The 14th Amendment Does NOT Grant Citizenship to Foreigners Born in the U.S.

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Published on: July 14, 2016

Liberals and anti-Constitution residents of the U.S. don’t understand the purpose of the 14th Amendment. However, the Amendment’s author was pretty clear about its purpose. The inconvenient truth is that the 14th Amendment does not and never has granted U.S. citizenship to foreigners born in the United States.

The 14th Amendment is one of the most misunderstood, and most cited amendment among all of the amendments in litigation in the United States. Its author, Senator Jacob Howard (R-MI), wrote quite clearly the purpose of the law’s scope when he introduced it:

The 14th Amendment granted citizenship only to the recently freed slaves. It did not grant citizenship to illegal immigrants. It did not grant citizenship to Native American Indians. It did not grant citizenship to foreigners or their children born on U.S. soil.

Its five sections address citizenship rights, equal protection under the law, apportionment, and Civil War debt.


All persons born or naturalized in the United States, and subject to the jurisdiction thereof, are citizens of the United States and of the State wherein they reside. No State shall make or enforce any law which shall abridge the privileges or immunities of citizens of the United States; nor shall any State deprive any person of life, liberty, or property, without due process of law; nor deny to any person within its jurisdiction the equal protection of the laws.


Representatives shall be apportioned among the several States according to their respective numbers, counting the whole number of persons in each State, excluding Indians not taxed. But when the right to vote at any election for the choice of electors for President and Vice-President of the United States, Representatives in Congress, the Executive and Judicial officers of a State, or the members of the Legislature thereof, is denied to any of the male inhabitants of such State, being twenty-one years of age, and citizens of the United States, or in any way abridged, except for participation in rebellion, or other crime, the basis of representation therein shall be reduced in the proportion which the number of such male citizens shall bear to the whole number of male citizens twenty-one years of age in such State.


No person shall be a Senator or Representative in Congress, or elector of President and Vice-President, or hold any office, civil or military, under the United States, or under any State, who, having previously taken an oath, as a member of Congress, or as an officer of the United States, or as a member of any State legislature, or as an executive or judicial officer of any State, to support the Constitution of the United States, shall have engaged in insurrection or rebellion against the same, or given aid or comfort to the enemies thereof. But Congress may by a vote of two-thirds of each House, remove such disability.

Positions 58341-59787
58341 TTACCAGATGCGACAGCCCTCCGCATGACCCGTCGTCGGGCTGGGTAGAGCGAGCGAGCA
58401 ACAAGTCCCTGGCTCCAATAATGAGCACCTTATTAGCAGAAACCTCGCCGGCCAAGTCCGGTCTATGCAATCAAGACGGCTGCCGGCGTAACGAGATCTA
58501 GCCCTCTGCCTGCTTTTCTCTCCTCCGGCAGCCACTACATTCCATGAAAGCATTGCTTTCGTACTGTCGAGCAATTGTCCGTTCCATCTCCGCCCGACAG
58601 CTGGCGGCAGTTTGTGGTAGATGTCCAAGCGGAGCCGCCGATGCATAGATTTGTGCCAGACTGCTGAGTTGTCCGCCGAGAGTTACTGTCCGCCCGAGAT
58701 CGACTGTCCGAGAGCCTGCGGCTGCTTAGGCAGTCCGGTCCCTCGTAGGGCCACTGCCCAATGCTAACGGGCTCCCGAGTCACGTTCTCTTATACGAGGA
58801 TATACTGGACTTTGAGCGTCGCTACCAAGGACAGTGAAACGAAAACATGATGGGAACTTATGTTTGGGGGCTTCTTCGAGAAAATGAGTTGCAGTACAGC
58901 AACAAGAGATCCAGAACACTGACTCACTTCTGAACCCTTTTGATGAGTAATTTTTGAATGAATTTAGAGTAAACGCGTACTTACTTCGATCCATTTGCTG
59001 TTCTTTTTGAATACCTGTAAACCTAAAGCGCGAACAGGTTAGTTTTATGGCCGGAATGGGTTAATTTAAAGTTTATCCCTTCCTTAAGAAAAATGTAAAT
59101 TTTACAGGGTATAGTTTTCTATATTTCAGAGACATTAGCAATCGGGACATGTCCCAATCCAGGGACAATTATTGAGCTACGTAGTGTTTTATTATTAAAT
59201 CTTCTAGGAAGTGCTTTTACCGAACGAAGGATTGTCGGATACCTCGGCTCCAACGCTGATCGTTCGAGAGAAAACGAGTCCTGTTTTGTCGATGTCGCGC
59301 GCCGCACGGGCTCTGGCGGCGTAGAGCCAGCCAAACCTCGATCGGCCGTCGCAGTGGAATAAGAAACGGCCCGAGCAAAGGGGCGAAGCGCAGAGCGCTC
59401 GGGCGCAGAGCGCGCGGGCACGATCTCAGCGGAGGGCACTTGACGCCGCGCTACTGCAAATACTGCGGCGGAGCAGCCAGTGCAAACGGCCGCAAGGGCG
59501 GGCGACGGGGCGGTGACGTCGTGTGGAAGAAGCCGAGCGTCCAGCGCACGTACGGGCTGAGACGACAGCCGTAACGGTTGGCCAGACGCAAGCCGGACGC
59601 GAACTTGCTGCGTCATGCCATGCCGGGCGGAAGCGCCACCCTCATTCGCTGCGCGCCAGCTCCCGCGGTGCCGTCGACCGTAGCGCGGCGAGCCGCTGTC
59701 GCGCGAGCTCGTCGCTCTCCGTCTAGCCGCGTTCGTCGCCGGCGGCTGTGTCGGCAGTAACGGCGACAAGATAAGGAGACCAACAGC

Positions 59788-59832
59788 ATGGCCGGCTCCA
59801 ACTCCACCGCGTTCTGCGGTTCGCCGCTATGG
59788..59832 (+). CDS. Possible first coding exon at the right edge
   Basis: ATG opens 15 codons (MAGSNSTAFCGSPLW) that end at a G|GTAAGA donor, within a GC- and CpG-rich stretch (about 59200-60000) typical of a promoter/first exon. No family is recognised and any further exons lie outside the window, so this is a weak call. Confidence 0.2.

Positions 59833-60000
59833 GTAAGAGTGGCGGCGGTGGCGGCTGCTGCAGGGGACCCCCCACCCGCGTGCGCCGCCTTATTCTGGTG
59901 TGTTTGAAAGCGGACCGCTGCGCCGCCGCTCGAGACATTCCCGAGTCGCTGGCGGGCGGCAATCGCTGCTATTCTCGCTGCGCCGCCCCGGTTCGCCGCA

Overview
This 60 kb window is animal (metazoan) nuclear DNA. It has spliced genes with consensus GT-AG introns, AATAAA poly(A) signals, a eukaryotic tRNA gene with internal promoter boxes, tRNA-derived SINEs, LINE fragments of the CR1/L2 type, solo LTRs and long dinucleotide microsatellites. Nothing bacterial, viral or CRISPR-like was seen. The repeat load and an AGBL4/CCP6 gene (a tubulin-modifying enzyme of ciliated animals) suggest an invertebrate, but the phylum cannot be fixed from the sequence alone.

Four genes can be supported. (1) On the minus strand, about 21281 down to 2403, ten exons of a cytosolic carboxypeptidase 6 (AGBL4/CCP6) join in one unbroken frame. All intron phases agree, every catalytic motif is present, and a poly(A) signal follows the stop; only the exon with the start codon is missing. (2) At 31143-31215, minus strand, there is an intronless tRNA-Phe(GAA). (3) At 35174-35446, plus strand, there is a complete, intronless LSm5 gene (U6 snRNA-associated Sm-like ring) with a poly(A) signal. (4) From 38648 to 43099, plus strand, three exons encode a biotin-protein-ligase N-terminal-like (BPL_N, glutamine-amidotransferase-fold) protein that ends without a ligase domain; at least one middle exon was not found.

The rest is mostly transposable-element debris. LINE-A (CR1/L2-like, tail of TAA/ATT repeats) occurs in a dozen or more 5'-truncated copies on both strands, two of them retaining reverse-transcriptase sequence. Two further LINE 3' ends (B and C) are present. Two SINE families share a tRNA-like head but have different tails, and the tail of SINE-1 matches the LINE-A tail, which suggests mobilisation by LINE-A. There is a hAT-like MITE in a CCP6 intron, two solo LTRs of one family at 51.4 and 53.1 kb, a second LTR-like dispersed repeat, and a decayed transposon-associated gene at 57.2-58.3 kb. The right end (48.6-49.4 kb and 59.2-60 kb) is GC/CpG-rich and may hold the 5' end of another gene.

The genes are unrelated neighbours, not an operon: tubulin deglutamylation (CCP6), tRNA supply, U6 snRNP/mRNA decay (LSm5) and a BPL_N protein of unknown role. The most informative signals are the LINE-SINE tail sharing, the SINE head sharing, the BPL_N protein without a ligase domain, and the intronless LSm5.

The validity of the public debt of the United States, authorized by law, including debts incurred for payment of pensions and bounties for services in suppressing insurrection or rebellion, shall not be questioned. But neither the United States nor any State shall assume or pay any debt or obligation incurred in aid of insurrection or rebellion against the United States, or any claim for the loss or emancipation of any slave; but all such debts, obligations and claims shall be held illegal and void.


The Congress shall have the power to enforce, by appropriate legislation, the provisions of this article.

When it was first introduced and debated, controversy surrounded the Amendment mentioning of the role of the states, which President Andrew Johnson opposed.
According to The Federalist Papers Project, Howard wrote, in part, “that every person born within the limits of the United States, and subject to their jurisdiction, is by virtue of natural law and national law a citizen of the United States.”

This excluded:

  • foreigners,
  • aliens,
  • ambassadors’ children, and
  • children of foreign ministers born in the U.S.

Howard specifically wrote that the 14th Amendment:

“will not, of course, include persons born in the United States who are foreigners, aliens, who belong to the families of ambassadors or foreign ministers accredited to the government of the United States, but will include every other class of persons.”

Clearly, the 14th Amendment was never intended to be misused as it has been by judges and politicians, who obviously did not understand American history or constitutional law. The 14th Amendment does not grant citizenship to anyone other than the freed slaves of the Civil War. It does not make a citizen of anyone born on U.S. soil. It matters not if the parents are in the U.S. legally or illegally. None are citizens, according to the 14th Amendment.

The concepts of “birthers” or “anchor babies” or “birthright citizenship” for illegal immigrants and their children born in the U.S., are all moot points. They are nonstarters as they have nothing to do with the U.S. Constitution or the 14th Amendment.

The 14th Amendment specifically states that U.S. citizenship does not apply to any foreigners born in the United States.

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